Tag Archives: Treatments

Infographic: Diagnosis & Treatment Of Pneumonia

Pneumonia is an infection that inflames the air sacs in one or both lungs. The air sacs may fill with fluid or pus (purulent material), causing cough with phlegm or pus, fever, chills, and difficulty breathing. A variety of organisms, including bacteria, viruses and fungi, can cause pneumonia.

Pneumonia can range in seriousness from mild to life-threatening. It is most serious for infants and young children, people older than age 65, and people with health problems or weakened immune systems.

Mayo Clinic: Thyroid Cancer Explained (Video)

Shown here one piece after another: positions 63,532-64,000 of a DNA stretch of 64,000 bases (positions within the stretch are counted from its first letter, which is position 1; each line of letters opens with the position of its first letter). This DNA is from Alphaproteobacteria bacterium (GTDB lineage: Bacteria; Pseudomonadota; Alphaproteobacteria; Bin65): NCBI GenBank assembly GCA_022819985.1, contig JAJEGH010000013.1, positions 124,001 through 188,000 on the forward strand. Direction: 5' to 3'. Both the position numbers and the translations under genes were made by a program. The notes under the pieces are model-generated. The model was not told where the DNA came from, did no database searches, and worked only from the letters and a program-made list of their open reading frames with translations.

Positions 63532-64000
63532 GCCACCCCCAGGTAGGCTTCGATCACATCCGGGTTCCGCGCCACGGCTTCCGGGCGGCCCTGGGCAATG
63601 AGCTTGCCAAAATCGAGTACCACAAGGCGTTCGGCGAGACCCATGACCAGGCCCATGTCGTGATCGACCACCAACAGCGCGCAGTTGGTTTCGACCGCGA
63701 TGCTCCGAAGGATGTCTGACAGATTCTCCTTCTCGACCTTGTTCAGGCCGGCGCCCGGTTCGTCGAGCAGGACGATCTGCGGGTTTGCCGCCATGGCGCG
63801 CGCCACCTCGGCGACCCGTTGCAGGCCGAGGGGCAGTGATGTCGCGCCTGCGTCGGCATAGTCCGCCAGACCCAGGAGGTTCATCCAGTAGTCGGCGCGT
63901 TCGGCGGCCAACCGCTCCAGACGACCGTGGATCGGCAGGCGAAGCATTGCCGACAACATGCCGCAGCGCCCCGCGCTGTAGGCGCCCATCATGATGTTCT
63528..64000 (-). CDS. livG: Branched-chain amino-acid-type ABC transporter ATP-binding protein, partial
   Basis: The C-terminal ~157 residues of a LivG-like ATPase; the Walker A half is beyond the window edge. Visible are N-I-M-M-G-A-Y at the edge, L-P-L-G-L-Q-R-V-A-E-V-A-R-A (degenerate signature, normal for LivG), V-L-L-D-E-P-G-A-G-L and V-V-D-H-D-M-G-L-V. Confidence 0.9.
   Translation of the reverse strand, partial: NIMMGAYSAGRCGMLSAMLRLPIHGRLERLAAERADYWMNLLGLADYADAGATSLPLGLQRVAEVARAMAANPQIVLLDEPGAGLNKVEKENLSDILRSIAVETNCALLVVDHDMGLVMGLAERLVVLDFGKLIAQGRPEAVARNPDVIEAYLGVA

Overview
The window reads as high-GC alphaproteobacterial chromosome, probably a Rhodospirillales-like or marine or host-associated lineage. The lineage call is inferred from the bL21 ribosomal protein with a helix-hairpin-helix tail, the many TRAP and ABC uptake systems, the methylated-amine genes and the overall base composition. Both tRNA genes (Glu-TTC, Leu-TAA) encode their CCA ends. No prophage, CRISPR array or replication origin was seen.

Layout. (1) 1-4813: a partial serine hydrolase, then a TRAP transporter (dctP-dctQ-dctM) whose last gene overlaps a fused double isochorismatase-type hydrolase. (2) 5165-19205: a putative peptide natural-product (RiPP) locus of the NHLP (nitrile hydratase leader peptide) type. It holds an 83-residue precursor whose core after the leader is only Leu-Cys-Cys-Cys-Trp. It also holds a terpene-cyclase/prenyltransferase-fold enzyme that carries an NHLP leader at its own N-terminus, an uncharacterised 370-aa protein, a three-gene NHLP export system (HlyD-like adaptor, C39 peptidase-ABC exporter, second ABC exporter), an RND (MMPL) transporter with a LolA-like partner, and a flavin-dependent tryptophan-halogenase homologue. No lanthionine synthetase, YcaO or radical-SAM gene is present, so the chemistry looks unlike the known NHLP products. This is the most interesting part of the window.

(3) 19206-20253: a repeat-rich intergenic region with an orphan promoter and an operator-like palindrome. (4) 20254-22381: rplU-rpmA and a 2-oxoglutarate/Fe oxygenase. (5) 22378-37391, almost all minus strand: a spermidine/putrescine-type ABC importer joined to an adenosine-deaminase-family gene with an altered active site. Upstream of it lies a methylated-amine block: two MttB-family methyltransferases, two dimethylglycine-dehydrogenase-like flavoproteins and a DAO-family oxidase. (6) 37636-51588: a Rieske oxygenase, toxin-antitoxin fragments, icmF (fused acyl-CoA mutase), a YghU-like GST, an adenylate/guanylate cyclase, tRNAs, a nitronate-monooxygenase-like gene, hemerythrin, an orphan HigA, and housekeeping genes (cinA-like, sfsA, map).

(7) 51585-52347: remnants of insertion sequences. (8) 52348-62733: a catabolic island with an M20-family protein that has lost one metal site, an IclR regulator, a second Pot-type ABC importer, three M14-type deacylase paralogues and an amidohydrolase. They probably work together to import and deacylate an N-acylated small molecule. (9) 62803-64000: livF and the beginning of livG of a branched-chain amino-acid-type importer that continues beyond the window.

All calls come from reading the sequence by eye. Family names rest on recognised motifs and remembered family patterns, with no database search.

Learning about thyroid cancer can be intimidating. Let our experts walk you through the facts, the questions, and the answers to help you better understand this condition.

Chapters: 0:00 Introduction 0:25 What is thyroid cancer? 1:29 Who gets thyroid cancer? / Risk factors 2:44 Symptoms of thyroid cancer 3:18 How is thyroid cancer diagnosed? 4:14 Treatment options 5:40 Coping methods/ What now? 6:36 Ending

For more reading visit: https://mayocl.in/3ys82Jv. When it comes to your health, Mayo Clinic believes credible and clear information is paramount. There’s a lot to learn about thyroid cancer.

Treating Benign Prostatic Hyperplasia / BPH (Video)

Benign prostatic hyperplasia, or benign enlargement of the prostate, is the most common prostate problem that will affect almost all men as they age. There are many treatment options available that range from medications to surgical options that destroy excess tissue. Learn more about them in this helpful video from Cleveland Clinic.